I am going to highlight a few of our favourite vises that we have in the shop, starting with one of our best bang for your buck, do it all starter vises, The Orvis Encounter Tying Kit. This vise is a stationary vise so it does not rotate, it holds a hook and for most people and most flies it is going to get the job done. The best part of this kit is that it comes with a decent selection of tools to get you going. Are there better tools out there, yes, but for the beginner tyer this will get you in the game. Everything comes in a nice box and for $100 you can’t go wrong, especially if you’re unsure if you will like tying or not.


Orvis Encounter Tying Kit – $99.99

Next up is one of our favourite and best selling vises, the Renzetti Traveller. Renzetti was a pioneer in the world of tying vises and came out with the first ever rotary vise in 1973. The Traveller came out in 1988 and has quickly become one of the most popular vises in the world. This vise comes in two configurations with either a pedestal base, which you can put on any flat surface or a c-clamp, which you need to clamp down on the edge of a table. This jaw can hold hooks from a #28 – 4/0. It also features a bobbin holder that holds your thread off to the side while you use the rotary feature to rib flies. We also carry the Renzetti Apprentise vise which is a “rotary” vise, the head does rotate but it isn’t a true in-line rotary like the Traveller. The Apprentise holds hooks from size #28 – 2 and sells for $130.

Next up is the Regal Medallion Vises. These are the easiest vises to get tying on in the market. Insert your hook into the jaw and you’re off to the races, as they say, no fiddling around with fine tuning the jaw to get that perfect hold of your hook. The Medallion is Regal’s flagship vise and comes in pedestal or c-clamp configurations and while not a true rotary vise it can rotate 360 degrees and articulate an additional 220 degrees to get that perfect tying angle. While we carry the black and bronze base based versions in store, these vises come in a variety of jaw, base and colour configurations to suit your needs so let us know if there is a particular one that you’d like us to bring in. The medallion vises start at $325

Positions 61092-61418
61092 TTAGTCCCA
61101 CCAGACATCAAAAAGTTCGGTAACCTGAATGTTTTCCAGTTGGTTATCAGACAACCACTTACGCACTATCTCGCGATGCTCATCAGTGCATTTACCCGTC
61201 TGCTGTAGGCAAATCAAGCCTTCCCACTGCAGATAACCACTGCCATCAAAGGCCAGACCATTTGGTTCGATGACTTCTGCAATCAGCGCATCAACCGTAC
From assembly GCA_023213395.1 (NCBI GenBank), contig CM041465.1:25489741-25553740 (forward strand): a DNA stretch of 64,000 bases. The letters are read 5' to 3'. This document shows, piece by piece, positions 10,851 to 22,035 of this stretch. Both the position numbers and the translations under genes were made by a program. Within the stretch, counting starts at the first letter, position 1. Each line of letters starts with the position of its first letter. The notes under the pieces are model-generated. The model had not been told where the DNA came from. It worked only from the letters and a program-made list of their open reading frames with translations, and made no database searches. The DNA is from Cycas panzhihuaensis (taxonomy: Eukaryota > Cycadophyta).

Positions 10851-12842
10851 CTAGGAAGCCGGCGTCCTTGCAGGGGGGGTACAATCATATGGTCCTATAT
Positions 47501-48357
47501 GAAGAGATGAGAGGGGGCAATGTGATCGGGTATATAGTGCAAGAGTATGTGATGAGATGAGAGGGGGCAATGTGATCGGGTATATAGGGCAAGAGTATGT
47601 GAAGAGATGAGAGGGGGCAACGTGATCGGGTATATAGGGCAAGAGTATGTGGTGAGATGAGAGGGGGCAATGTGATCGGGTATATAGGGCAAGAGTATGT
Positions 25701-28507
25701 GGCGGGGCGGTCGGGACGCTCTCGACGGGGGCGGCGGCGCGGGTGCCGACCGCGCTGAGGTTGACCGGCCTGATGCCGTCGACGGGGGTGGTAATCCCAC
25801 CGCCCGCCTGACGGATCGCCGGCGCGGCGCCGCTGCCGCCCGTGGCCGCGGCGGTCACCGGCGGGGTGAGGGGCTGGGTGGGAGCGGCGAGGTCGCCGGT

Regal Medallion Pedestal Vise

The last vise that I would like to feature is the Cadillac Escalade of vises, the Regal Revolution. The Revolution combines the legendary hook holding ability of the Regal Medallion vises but with the addition of true in-line rotary. The head rotates 360 degrees and still has the 220 articulation. This is one smooth vise. As with the medallion vise you can choose your base, jaw and colour (black, blue or red.) We have one demo vise in the shop so if you would like to check it out come on in. These are special order only. The Revolution starts at $540


Regal Revolution Pedestal Vise $540.

If you have any questions about tools, materials or anything fly tying related please don’t hesitate to give us a call. We all tie here in the shop whether it be flies, tubes or jigs so we can get you dialled in no matter what your needs are.

Zach Copland



Chilliwack/Vedder River Fishing Report

Conditions have been challenging, as water levels were on the high side and a little chalky. A couple of fish were reportedly hooked over the last week but it has still been quiet. The forecast is for less rain and colder temperatures coming into this weekend so the water will be on the drop, which should be a good thing. If you can pick your days, typically two to three days after we start to see the water drop and clear to that ideal “steelhead green” is when you want to aim for. However if you are like me and have to work or don’t have that luxury, don’t fret as they can still be caught before or after these ideal conditions with a little adjustment to your presentation and technique. Come down to the shop and we will look at the forecast and match your presentation to the coming conditions. Also, if you missed it our steelhead float fishing course is coming up in January. It is a great “in-house” seminar and if you want to upgrade, we have spots for on water trips where we walk you through the techniques and skills on the water.

We should see some more fish caught in the next week. Get out now to scout and maybe get into some early chrome!

Tight lines and Merry Christmas!

Alex Au-Yeung


Squamish River Fishing Report

The Squamish and its tributaries bumped up this past week with the rain but there were some drops in water levels. These drops have provided some decent fishing for char and trout. Most anglers are drifting beads. Whether you use fly rods or float rods, drifting beads can be very effective. Loose eggs are the primary food source right now.


One of our students from the egg fishing course made it happen on his own this week!